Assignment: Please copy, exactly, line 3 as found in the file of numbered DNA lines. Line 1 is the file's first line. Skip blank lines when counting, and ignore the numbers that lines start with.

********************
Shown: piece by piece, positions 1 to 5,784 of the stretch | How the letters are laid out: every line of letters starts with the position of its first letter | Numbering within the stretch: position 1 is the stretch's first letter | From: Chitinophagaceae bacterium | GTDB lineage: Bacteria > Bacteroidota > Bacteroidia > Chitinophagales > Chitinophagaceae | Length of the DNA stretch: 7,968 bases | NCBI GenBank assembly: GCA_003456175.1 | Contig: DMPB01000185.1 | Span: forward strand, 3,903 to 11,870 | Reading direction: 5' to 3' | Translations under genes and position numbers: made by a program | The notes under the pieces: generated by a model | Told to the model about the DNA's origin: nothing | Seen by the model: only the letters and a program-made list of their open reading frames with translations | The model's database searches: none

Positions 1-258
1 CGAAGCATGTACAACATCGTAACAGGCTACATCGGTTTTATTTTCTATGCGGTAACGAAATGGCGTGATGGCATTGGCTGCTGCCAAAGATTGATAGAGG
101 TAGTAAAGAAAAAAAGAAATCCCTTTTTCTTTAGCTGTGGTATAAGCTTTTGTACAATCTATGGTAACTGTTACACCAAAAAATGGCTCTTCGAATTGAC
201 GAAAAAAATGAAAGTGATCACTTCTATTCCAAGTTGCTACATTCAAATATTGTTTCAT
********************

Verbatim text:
1 CGAAGCATGTACAACATCGTAACAGGCTACATCGGTTTTATTTTCTATGCGGTAACGAAATGGCGTGATGGCATTGGCTGCTGCCAAAGATTGATAGAGG